• The benefits of clean air outweigh the costs by a long way!

    Editorial by Jos Dings Well at least it is very clear now. In the February Bulletin we had a headline: “This Commission seems no friend of the environment” – the word “seems” can now be replaced by “is”. A classic 1½-page letter by the employers’ federation Unice to the President of the European Commission Jose Manuel Barroso was enough to delay badly needed EU follow-up air quality laws.


    What is the situation? We know that Europe has bad air and that 350 000 people die prematurely from it every year. This is not dubious science – studies are accumulating that show that tiny particles from combustion processes have very worrying impacts on lungs, blood and heart. We know we can halve his figure by 2020. We know this will cost €15 billion, and the benefits are €50bn at a very conservative estimate. So we know we are talking very beneficial policy here for Europe as a whole.

    Why do we know this? Because the Clean Air for Europe (Cafe) process, that started four years ago and forms the scientific underpinning of new policies in this field, was one of the most transparent and scientifically sound policy preparation processes Europe has ever seen. Every tiny detail of assumptions and models used was scrutinised and discussed in dozens of stakeholder meetings. This scientific and cost/benefit-inspired approach was, by the way, to a great extent the result of industry demands that wanted future legislation to be justified.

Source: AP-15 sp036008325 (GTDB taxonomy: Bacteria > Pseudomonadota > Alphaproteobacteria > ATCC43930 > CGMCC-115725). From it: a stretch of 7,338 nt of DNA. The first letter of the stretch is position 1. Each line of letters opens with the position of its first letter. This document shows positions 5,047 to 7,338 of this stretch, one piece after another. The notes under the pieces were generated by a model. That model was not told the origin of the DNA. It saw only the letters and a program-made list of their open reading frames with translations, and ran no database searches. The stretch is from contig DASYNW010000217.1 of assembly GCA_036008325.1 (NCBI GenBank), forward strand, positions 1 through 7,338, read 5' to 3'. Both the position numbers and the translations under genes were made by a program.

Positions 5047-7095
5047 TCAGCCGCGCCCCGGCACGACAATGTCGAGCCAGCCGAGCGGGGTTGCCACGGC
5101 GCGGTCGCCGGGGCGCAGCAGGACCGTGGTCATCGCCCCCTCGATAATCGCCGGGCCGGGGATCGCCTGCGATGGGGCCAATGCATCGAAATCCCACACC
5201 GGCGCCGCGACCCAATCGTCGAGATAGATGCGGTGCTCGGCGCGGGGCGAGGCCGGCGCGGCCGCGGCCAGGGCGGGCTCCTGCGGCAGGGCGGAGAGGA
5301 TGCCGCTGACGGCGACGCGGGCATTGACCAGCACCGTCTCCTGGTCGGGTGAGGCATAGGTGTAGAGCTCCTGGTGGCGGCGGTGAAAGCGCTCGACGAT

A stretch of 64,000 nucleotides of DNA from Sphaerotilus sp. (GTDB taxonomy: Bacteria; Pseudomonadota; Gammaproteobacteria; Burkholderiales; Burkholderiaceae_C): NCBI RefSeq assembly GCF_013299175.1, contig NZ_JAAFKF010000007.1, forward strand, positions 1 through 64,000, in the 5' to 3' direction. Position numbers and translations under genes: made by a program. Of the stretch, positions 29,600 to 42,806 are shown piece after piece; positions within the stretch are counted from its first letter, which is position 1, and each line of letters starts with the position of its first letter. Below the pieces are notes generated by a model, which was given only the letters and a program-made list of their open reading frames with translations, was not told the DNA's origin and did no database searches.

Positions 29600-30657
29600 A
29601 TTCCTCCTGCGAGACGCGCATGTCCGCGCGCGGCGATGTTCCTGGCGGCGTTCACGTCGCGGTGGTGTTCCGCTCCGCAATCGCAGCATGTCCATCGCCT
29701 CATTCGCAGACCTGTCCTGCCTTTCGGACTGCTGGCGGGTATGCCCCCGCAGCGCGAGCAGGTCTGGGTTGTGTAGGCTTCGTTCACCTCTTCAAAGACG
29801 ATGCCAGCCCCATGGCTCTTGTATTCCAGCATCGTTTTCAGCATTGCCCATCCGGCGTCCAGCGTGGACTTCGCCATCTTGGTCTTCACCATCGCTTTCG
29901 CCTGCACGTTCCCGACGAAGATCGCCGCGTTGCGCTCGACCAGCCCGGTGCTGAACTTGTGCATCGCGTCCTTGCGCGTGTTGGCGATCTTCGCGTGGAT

So what can we learn from this episode? One: industry has a very willing ear with this Commission and being ahead is always better than having to react. Two: although good cost/benefit scores are a prerequisite these days to get any environmental measure off the ground, they by no means form any sort of guarantee for action. Three: economic benefits need to be stressed – if fewer premature deaths are not enough to impress policy makers, maybe extra working days as a result of cleaner air are. And four: in the public debate, those responsible for air of poor quality need to be identified, blamed and shamed.

    Mr Barroso, you could cut the monthly premature death toll from 30 000 to 15 000 by giving the green light to the Cafe programme, a move that would have vast economic benefits. You say you care about competitiveness, yet you are delaying Cafe because of the lobbying efforts of industry. By your own criteria the Cafe process must be acceptable.

    This news story is taken from the July 2005 edition of T&E Bulletin.